Starbucks Apologizes After Baristas Refused Service to 2 Sheriff Deputies in Riverside

Published on December 16, 2019

Starbucks is making headlines again after baristas refused service to two Riverside sheriff deputies on Thursday.

Deputies Denied Service and Starbucks Spokesperson Apologizes

The alleged incident took place at a Starbucks near the University of California, Riverside. Riverside County Sheriff Chad Bianco tweeted the deputies were blatantly denied service.

“Two of our deputies were refused service at Starbucks…the anti-police culture repeatedly displayed by Starbucks employees must end.”

Starbucks spokesperson Reggie Borge told KSEQ baristas ignored deputies for 5 minutes and apologized, saying costumers should not be treated this way.

“There is simply no excuse for how two Riverside deputies were ignored for nearly 5 minutes at our store on Thursday evening,” said Borge.

He continued saying, “we take full responsibility for any intentional or unintentional disrespect shown to law enforcement on whom we depend every day to keep our stores and communities safe. No customer, in or out of uniform, should ever have that experience at a Starbucks.”

“We are in communication w/@Starbucks Corporate addressing the issue of deputies being denied service,” tweeted @RSO.

“Maybe it was super busy,” Was it a MisUnderstanding?

But some who work in the food industry told ABC7 it could have been a combination of misunderstanding and bad service.

“Your busy doing a task and you can’t get to everybody, so everybody has to wait their turn till they get to you,” Jasmin said. “I don’t think it has anything with them being police.”

Another viewer saying, “maybe it was super busy and they took it super personal, who knows…but usually anywhere you see a cop or firemen you [say] ‘thanks for your service.’”

This is Starbuck’s Third Anti-Police Conduct in 2019

This marks the third time in 2019 the coffee chain is in the spotlight for employees being hostile towards law enforcement.

In July, a barista asked six officers in Tempe, Ariz., to please move away from customers because apparently, a customer complained the officers’ presence was making them feel uneasy.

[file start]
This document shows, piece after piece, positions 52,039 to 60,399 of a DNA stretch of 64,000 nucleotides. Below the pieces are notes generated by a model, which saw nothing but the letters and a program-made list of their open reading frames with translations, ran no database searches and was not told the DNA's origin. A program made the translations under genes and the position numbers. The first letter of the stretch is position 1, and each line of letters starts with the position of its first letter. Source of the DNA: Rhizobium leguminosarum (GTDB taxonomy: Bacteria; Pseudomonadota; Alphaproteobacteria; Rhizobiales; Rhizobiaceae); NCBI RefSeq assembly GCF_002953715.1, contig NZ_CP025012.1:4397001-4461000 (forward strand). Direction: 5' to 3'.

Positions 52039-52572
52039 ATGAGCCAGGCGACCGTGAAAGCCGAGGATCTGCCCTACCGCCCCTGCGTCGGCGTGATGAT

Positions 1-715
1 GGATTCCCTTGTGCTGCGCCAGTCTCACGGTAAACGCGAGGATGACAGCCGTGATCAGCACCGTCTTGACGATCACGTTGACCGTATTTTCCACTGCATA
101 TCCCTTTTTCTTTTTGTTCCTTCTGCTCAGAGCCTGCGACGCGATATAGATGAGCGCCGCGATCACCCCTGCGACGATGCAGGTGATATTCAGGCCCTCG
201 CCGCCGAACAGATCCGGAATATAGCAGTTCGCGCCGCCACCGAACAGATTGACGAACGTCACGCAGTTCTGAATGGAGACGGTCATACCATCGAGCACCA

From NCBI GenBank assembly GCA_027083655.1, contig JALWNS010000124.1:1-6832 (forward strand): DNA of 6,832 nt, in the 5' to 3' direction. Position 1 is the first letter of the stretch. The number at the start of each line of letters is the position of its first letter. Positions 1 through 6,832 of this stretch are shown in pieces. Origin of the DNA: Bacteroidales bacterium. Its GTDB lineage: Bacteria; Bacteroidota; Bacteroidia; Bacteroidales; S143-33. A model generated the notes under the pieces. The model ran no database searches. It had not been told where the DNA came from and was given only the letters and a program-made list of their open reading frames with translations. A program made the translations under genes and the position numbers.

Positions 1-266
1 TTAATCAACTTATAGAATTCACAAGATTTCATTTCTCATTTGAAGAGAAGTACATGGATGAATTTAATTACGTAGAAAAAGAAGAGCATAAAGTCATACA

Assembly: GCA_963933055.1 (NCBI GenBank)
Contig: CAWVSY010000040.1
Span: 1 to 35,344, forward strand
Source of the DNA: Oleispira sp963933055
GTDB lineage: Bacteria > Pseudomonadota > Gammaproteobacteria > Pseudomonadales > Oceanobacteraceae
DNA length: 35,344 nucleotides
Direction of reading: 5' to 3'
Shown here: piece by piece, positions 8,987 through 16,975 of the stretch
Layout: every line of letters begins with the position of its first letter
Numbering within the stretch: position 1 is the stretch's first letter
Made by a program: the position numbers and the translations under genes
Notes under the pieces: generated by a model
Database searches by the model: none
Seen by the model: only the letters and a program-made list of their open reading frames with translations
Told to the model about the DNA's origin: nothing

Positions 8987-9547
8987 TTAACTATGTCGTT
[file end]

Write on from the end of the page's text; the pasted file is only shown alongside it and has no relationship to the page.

Borges said to the customer was “anxious, nervous or uncomfortable” and asked the baristas what the officers were doing near the entrance.

“The barista said, ‘These guys come here all the time,’” Mr. Borges said. “The barista repeatedly said, ‘They come here all the time. There is nothing wrong.”

The Tempe Officers Association posted, July, on Facebook, “The officers paid for their drinks and stood together having a cup of coffee. They were approached by a barista…the barista said the customer ‘did not feel safe’ because of the police presence.”

The posted continue, “This treatment of public safety workers could not be more disheartening. While the barista was polite, making such a request at all was offensive. Unfortunately, such treatment has become all too common in 2019.”

And it did not take long for the incident to go viral. Some user’s Tweeted showing their support for the officers.  

“I bet if and when the Starbucks customer needs help, the cops would be the first ones they called,” tweeted @Cocogehring.

While another user tweeted supporting the customer stating they also did not “feel safe around the cops.”

Barista Prints “PIG” on Holiday Cup’s Label

And two weeks ago in Oklahoma,  a barista handed an officer a coffee cup with the word “PIG” printed on the cup’s label.

“The Starbucks partner who wrote this offensive word on a cup used poor judgement and is no longer a partner after this violation of company policy,” the statement read. “This language is offensive to all law enforcement and is not representative of the deep appreciation we have for police officers who work tirelessly to keep our communities’ safe.” 

Grit Daily is a proud supporter of the men and women in blue and thanks them for their service.

Kevin Pichinte is a staff writer at Grit Daily. Based in Los Angeles, he is a news associate at ABC7 and was formerly a digital news intern at NBC7 and TLM20. At Grit Daily, he covers entertainment and culture news.

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